A new use may have been found for Twenty 20. Until now this format of the game has been associated with frantic action and innovation in equal measure. But the game between Derbyshire and Worcestershire at the County Ground last night illustrated how T20 can expose frailty and incompetence.
First, however, there is the question of the Worcester kit with its camouflaged forage caps and for some reason its camouflaged shirt sleeves which, when The Royals took the field last night turned the flood lit and utilitarian ground into what looked like an Al Qaeda training camp concealed in the Peak District.
The marketing boys who have already zeroed into the City’s role in the English Civil War, must have thought this garb was the perfect extension of their brand concept.
Yet, by cunningly obscuring the bowling arm, Duncan Fearnley’s most brilliant innovation in cricketing equipment to date enabled the visitors to defend their lowly score of 121, shooting the Falcons out of the night sky for 106 in their twentieth over.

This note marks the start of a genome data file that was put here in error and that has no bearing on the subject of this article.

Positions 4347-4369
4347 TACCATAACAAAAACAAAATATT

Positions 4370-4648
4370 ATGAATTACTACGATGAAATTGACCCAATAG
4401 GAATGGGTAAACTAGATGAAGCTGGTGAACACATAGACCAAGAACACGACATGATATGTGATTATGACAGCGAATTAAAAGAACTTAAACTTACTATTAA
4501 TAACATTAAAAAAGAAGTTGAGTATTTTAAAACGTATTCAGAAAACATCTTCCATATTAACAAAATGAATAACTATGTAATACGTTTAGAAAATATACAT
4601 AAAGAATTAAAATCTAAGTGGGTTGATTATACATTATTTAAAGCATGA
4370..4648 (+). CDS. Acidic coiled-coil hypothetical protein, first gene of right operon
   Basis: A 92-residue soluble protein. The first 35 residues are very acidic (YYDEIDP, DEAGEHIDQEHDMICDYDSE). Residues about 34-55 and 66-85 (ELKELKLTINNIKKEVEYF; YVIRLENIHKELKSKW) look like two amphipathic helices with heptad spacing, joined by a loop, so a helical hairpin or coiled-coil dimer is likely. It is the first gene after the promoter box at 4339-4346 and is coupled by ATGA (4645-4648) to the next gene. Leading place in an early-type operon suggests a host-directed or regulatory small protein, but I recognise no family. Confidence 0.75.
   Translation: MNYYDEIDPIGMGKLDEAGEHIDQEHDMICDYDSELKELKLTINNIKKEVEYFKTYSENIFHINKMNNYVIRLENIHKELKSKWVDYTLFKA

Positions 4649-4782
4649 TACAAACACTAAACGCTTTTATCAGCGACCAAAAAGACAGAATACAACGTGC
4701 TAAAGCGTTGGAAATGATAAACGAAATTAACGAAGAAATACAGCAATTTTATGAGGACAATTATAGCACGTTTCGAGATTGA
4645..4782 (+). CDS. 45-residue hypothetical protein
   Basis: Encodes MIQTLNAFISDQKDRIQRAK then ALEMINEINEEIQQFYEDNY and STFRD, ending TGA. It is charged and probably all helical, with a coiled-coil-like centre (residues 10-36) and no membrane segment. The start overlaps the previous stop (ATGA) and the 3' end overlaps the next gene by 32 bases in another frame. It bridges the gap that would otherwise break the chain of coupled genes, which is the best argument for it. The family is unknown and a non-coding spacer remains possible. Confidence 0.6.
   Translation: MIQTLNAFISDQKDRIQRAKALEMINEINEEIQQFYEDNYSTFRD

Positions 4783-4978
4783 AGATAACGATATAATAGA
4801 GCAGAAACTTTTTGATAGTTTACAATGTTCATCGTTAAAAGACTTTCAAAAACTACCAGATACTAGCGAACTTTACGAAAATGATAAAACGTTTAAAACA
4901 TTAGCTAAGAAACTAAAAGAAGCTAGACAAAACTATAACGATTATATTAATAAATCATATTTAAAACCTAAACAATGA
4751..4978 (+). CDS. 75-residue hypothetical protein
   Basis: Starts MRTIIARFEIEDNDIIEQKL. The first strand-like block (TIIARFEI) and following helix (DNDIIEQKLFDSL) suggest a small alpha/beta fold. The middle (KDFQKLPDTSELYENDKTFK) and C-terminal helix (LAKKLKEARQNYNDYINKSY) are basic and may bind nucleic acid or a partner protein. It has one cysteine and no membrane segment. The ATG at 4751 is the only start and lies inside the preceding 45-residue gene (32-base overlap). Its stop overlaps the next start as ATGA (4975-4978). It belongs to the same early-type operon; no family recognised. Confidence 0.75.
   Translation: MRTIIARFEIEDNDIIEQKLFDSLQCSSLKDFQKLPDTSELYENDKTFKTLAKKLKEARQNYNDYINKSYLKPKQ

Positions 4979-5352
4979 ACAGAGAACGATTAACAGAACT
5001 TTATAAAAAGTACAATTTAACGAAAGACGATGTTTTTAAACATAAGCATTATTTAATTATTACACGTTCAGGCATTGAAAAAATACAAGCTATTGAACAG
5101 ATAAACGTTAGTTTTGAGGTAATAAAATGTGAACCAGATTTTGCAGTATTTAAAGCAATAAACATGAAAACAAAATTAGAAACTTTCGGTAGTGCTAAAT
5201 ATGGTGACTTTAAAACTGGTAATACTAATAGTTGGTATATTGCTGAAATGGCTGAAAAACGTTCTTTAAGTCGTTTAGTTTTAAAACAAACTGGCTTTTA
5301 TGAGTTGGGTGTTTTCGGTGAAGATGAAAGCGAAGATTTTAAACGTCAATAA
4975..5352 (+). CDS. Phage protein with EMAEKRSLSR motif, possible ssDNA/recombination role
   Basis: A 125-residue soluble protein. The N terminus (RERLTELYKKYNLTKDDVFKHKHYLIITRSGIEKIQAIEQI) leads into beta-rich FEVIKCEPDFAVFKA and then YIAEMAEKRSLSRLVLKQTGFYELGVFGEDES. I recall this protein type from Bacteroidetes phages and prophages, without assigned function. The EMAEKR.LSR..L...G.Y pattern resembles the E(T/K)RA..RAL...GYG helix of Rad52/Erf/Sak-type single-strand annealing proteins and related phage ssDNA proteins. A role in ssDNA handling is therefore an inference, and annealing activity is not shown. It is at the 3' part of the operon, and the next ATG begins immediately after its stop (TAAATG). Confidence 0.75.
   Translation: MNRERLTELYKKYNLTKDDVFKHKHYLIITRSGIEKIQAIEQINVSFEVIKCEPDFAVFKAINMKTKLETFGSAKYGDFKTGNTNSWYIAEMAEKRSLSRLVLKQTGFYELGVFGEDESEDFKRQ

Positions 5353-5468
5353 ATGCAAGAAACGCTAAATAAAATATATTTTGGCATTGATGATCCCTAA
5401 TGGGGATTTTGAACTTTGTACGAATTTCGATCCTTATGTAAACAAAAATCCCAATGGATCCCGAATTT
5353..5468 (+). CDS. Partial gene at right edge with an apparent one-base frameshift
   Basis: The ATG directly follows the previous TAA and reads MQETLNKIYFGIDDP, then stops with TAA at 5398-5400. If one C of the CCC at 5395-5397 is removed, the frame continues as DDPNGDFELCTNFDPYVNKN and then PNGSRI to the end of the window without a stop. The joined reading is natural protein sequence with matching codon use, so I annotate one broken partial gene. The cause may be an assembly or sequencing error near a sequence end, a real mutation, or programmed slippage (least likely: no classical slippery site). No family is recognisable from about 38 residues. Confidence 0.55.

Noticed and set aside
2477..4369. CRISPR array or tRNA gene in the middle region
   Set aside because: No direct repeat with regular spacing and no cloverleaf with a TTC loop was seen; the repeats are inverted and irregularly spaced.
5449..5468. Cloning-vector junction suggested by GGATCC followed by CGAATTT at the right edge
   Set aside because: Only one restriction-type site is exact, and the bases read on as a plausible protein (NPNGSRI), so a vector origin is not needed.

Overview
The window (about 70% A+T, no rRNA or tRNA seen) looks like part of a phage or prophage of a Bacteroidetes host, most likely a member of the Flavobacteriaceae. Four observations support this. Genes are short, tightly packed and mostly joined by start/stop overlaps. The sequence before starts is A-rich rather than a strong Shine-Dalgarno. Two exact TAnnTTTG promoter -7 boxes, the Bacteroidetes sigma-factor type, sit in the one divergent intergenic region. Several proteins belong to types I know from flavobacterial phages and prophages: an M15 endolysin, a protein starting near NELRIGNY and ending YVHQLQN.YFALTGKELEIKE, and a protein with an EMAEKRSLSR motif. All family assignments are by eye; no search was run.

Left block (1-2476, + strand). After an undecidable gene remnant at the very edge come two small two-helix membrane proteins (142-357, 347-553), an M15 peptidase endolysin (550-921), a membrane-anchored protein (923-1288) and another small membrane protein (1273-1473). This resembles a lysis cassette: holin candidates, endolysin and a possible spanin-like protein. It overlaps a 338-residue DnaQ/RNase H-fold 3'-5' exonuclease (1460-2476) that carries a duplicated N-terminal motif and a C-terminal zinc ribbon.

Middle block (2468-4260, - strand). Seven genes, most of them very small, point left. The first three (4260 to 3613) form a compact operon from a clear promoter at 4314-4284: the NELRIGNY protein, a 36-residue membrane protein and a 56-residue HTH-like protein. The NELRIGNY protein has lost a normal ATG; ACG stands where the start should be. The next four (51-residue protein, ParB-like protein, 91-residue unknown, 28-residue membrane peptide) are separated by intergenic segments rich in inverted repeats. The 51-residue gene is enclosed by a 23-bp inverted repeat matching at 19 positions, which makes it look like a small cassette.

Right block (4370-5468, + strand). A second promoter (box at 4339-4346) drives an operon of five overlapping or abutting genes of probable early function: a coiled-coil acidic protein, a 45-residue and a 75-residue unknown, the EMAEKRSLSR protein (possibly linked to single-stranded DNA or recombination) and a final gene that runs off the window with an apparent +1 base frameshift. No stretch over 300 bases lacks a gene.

These teams have the sixteenth and seventeenth worst records for domestic T20 and now
the Worcester Seals can claim to have the worst kit.
In accelerating the speed of the game and in so doing compacting time, this type of cricket exposes any inability to make an appreciation of the situation, refine the tactics accordingly and carry them out, all at the double.
Chasing a run-a-ball target, Derbyshire fretted where they should have nudged and knerdled in equal measure.
As the innings progressed and the wickets fell – 13 was the highest partnership – so the sand slipped through the hour glass with accelerating ease, in marked contrast to the acquisition of runs.
The silver bullet in T20 is the big lad (they used to call him the haymaker), preferably around twenty years of age and preferably plucked from obscurity. For Derbyshire this is Chesney Hughes.
The trouble with silver bullets is that they can lack technique, especially against spin, and they don’t do nudging and knerdling. Nor in this case do they do reliable calling which resulted in the needless sacrifice of the valiant Captain Sutton.
The prefix ‘para’ denotes something that is beside or beyond. Indeed this was paracricket and the Worcester kit suited it well.
Cricket in White resumes at the Rose Bowl later this morning. For a close encounter between Third Man and The Bowl click here.